Before COVID, we educators and trainers had this:
And then, early in 2020, we didn’t. All we had was this:
A rectangle. Our laptop screen, monitor, phone or tablet. The space in which we had to teach, to learn, to train, communicate, have fun.
And then, once we’d picked ourselves up and dusted ourselves off, we made it work. Here’s what we did with our rectangles:
We opened up the world. We connected, we innovated, we created. We struggled, became frustrated and we persevered through fear, anger, and through a time of simply not knowing what to do – or how – and we got there.
But from the start, a dubious benchmark emerged. Teachers feared it, politicians didn’t understand it and parents used it as a yardstick (stick): The quality of online learning was sometimes judged – erroneously – by the quantity of live lessons.
Some folks embraced live teaching, others fought it – still do – but in my opinion the debate is mis-aligned. If we aspire to teach live online, replacing a day in school with a day on screen, then we miss a huge opportunity.
Puentadura’s model explains why. Aspiring to teach live is substitution. The professional focus is on replicating what you do in school. You’ll miss the vast opportunities that technology offers. You’ll not think to augment, modify or even redefine learning. You’ll fill your rectangle with the same pedagogy which pervaded your classroom.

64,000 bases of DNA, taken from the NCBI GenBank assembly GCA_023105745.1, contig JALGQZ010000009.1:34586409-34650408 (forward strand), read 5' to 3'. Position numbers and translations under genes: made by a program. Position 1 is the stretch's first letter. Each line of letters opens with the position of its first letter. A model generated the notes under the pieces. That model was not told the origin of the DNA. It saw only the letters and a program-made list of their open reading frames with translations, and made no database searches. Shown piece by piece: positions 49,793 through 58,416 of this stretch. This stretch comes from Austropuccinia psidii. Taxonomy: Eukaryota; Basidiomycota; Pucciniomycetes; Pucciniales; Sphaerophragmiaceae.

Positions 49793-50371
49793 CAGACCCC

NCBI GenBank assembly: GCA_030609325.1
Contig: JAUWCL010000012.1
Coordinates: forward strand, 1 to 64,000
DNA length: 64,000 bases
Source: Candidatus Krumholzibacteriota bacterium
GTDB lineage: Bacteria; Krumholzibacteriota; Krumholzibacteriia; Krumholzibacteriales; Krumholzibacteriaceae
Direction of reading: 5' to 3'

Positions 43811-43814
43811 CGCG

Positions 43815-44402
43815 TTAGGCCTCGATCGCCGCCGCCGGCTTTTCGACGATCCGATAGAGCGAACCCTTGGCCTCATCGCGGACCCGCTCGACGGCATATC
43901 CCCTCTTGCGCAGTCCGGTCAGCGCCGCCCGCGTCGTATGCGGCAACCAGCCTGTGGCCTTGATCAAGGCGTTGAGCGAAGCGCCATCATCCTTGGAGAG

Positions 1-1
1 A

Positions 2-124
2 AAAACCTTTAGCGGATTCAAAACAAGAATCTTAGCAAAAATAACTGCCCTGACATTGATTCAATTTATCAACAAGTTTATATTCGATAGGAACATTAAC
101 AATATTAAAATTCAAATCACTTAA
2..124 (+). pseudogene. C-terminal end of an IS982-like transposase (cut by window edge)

I’m not saying don’t ever teach live. I’m saying that substitution is only the start of innovation. And if you want to improve your teaching, innovate with the tools that have come your way: Teams, Zoom, Connect, Blackboard, Basecamp, Slack, Padlet, Mentimeter, Desmos, Kialo-edu, Mural, Google Classroom, Remnote, Jamboard, GSuite Apps, Trello to name just 16.
Here’s the kind of blended approach I’m coming across in UK schools:
- Confirm house rules and expectations (behaviour, interaction, technical).
- Clarify risk assessment and safeguarding practices.
- Begin the day with a live check-in and tasking session.
- Set pupils to work, emphasizing the skills they’ll use to gain the knowledge required.
- Open up themed breakout rooms where pupils can collaborate.
- Open up a shared online space where learning is posted and where pupils get ideas.
- Invite pupils to present their learning using a choice of five online platforms.
- Schedule a short, interactive lecture from an expert in another part of the world.
- Make yourself available for asynchronous chat support.
- Take smaller groups aside for extra help, challenge or alternative provision.
- Meet live at the end of the morning/afternoon to share work and to check out.
Please do teach live online if that’s your style or you’ve been directed to. But please don’t miss the wonderful opportunities to not teach live all the time that have appeared in our rectangles over the last year. Then maybe, when we do go back to school, vaccinated and resilient, we’ll be even better at what we do – adding value to the future.